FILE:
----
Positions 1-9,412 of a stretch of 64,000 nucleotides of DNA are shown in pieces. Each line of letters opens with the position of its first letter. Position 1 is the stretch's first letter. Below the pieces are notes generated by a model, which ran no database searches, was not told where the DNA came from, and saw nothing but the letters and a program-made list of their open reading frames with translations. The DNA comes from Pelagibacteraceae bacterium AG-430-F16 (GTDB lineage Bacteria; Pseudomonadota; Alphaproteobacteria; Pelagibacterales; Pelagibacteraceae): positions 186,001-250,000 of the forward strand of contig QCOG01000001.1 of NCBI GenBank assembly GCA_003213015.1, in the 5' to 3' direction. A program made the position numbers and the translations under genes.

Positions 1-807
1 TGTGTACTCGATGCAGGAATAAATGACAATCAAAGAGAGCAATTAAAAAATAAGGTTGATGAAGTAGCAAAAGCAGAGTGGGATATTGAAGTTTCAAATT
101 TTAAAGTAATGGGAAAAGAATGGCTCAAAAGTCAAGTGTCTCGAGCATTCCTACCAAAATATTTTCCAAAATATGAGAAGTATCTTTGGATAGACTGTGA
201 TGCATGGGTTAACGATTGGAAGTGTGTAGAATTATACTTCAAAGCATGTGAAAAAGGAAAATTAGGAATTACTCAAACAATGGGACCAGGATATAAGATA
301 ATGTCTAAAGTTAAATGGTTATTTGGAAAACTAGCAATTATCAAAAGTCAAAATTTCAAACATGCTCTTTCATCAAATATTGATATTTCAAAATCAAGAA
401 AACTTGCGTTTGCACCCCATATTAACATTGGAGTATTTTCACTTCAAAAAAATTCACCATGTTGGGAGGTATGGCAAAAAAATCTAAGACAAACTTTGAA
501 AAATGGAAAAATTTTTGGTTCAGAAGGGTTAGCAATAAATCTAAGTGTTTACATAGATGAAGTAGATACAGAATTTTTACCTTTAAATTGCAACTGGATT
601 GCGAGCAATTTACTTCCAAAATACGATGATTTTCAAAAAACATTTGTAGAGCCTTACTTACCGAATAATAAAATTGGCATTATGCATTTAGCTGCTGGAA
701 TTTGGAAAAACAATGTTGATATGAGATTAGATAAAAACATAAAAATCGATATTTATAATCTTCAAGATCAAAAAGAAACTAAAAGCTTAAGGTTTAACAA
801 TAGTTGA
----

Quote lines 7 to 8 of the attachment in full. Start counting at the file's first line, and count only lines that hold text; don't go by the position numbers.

401 AACTTGCGTTTGCACCCCATATTAACATTGGAGTATTTTCACTTCAAAAAAATTCACCATGTTGGGAGGTATGGCAAAAAAATCTAAGACAAACTTTGAA
501 AAATGGAAAAATTTTTGGTTCAGAAGGGTTAGCAATAAATCTAAGTGTTTACATAGATGAAGTAGATACAGAATTTTTACCTTTAAATTGCAACTGGATT